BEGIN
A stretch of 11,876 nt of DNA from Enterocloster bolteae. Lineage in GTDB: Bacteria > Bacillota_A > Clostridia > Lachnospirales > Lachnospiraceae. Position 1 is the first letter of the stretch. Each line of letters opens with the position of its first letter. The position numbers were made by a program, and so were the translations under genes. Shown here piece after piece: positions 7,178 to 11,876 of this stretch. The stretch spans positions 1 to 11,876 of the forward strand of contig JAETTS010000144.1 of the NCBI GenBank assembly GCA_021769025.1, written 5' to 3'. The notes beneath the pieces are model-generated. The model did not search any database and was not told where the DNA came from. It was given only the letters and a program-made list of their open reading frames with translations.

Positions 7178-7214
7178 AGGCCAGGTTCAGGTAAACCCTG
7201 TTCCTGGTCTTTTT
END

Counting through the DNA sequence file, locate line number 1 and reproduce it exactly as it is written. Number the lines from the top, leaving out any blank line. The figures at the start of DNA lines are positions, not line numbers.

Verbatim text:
A stretch of 11,876 nt of DNA from Enterocloster bolteae. Lineage in GTDB: Bacteria > Bacillota_A > Clostridia > Lachnospirales > Lachnospiraceae. Position 1 is the first letter of the stretch. Each line of letters opens with the position of its first letter. The position numbers were made by a program, and so were the translations under genes. Shown here piece after piece: positions 7,178 to 11,876 of this stretch. The stretch spans positions 1 to 11,876 of the forward strand of contig JAETTS010000144.1 of the NCBI GenBank assembly GCA_021769025.1, written 5' to 3'. The notes beneath the pieces are model-generated. The model did not search any database and was not told where the DNA came from. It was given only the letters and a program-made list of their open reading frames with translations.